New research suggests that exercise may be more effective than therapy and medications for treating mental health problems, but don’t ditch your therapist and Zoloft just yet.
of Promising research review In a study published late last month in the British Journal of Sports Medicine titled “Effectiveness of physical activity interventions to improve depression, anxiety and distress,” researchers found that physical activity: Up to 1.5 times more effective than counseling or your doctor About certain kinds of mental health problems.
This is another important validation, but there are caveats to this study.
“Physical activity can significantly reduce symptoms of depression and anxiety in all clinical populations.”
The University of South Australia (UniSA) review, called Science Daily’s “most comprehensive to date,” found that among healthy individuals, those with mental health problems, and those with chronic physical conditions, And what’s exciting, if not wholly surprising, is that, as UniSA principal investigator Dr. Ben Singh told Science Daily, “We reviews found that physical activity interventions Significant reduction in symptoms of depression and anxiety in all clinical populations, some groups show signs of even greater improvement. ”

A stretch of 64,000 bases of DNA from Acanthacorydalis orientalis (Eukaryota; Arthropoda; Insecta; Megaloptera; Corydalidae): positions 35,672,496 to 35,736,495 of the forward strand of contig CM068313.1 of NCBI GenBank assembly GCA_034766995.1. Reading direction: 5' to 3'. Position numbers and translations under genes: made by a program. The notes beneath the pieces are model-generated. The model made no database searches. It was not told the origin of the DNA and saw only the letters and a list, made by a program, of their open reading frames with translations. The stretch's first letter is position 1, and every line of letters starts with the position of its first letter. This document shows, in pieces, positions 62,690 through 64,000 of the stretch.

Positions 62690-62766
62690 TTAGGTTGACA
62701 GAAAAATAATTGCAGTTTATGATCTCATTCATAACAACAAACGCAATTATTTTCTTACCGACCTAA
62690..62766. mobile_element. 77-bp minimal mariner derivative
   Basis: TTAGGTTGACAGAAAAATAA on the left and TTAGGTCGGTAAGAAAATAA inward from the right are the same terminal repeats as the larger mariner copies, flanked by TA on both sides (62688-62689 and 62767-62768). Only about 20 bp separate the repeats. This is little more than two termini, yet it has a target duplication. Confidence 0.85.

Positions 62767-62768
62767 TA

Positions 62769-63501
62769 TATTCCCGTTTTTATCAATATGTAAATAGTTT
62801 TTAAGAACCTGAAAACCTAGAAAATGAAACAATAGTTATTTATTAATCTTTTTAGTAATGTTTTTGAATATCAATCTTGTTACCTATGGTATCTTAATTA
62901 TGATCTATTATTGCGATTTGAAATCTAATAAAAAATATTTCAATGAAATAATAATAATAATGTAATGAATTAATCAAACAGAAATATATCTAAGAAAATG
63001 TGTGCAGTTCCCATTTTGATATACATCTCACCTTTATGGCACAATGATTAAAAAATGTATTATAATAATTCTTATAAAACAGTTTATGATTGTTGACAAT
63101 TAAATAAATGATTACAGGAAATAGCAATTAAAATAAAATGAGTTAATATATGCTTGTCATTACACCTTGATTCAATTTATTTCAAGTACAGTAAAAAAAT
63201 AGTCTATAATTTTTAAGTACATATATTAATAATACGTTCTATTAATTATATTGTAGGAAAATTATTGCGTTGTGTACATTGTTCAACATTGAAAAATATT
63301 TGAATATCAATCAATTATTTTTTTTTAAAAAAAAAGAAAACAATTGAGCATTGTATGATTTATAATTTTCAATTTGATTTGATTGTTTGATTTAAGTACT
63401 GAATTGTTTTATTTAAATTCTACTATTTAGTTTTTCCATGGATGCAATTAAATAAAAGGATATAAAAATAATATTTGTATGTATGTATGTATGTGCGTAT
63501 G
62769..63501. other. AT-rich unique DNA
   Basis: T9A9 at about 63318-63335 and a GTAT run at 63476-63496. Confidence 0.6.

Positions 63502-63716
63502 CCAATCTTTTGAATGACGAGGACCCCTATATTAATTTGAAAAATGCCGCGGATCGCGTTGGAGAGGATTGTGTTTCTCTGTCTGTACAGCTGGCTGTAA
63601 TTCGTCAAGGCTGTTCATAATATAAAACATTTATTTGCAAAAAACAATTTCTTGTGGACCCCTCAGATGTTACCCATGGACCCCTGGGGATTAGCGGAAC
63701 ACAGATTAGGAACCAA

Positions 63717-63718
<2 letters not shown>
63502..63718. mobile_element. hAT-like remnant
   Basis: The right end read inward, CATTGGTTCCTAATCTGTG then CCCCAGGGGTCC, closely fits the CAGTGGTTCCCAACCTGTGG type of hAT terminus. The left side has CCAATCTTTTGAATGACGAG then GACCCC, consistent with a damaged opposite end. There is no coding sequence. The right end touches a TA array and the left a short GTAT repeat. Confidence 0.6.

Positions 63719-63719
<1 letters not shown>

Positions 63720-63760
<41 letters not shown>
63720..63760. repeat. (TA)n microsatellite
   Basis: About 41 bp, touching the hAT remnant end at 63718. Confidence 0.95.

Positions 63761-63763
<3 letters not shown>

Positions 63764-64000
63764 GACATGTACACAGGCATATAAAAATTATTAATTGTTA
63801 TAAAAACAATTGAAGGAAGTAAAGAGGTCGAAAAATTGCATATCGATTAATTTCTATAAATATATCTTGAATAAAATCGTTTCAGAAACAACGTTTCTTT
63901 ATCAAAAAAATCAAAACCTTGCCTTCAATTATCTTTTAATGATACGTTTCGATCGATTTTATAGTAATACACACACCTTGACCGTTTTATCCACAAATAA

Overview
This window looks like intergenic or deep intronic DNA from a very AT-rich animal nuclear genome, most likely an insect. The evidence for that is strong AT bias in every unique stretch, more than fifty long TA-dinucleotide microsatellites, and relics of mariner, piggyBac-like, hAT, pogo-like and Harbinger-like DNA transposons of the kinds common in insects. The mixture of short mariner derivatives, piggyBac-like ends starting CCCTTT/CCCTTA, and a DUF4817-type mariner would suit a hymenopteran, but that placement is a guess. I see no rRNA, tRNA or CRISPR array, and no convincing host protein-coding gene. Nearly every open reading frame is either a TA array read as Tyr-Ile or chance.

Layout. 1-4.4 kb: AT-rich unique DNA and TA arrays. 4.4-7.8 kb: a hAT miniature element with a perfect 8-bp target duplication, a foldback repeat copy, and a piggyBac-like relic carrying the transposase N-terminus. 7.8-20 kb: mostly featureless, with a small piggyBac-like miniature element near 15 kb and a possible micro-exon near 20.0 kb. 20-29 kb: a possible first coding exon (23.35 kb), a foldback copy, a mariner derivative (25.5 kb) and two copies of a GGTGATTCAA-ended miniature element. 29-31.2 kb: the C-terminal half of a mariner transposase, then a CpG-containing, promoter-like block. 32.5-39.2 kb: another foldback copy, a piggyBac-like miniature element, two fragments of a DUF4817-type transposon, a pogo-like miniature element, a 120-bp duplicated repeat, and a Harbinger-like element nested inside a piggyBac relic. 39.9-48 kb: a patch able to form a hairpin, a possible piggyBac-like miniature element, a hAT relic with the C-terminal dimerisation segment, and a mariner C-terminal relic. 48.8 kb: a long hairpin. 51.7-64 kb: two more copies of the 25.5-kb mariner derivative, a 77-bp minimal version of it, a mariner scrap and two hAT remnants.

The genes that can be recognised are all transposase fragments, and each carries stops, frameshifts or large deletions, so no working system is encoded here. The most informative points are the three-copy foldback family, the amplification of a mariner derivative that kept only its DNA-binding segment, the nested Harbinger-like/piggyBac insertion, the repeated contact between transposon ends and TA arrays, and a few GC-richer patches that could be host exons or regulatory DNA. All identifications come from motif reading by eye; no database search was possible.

The little word “everything” is important.
Singh added, “Higher exercise intensity improved depression and anxiety,” but added that “any type of physical exercise, including aerobic exercise such as walking, resistance training, Pilates, and yoga, was more effective.” Activity and exercise were beneficial.”
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We instinctively know that moving around makes us feel better. “An early morning walk is the blessing of the day,” wrote Henry David Thoreau. Scientific research on the benefits of fitness goes back decades. A study published in The Physician and Sports Medicine in 1978 found it to be an “effective supplement to psychotherapy for treating depressed patients.” Also, his 1985 study published in Public Health advised that “physical activity and exercise may provide beneficial adjuncts to alcoholism and substance abuse programs.”
There are many reasons why exercise is so powerful for our mental health. The easiest to identify are the immediate and external ones. Practicing regularly and safely can help boost your self-confidence and increase your strength and sense of accomplishment. “Exercise helps develop a sense of purpose by providing structure and giving us something to strive for. Flora Sadri Azarbayejanimedical director cycle health in Boston. “This increases self-efficacy, or the belief that you can achieve your goals.”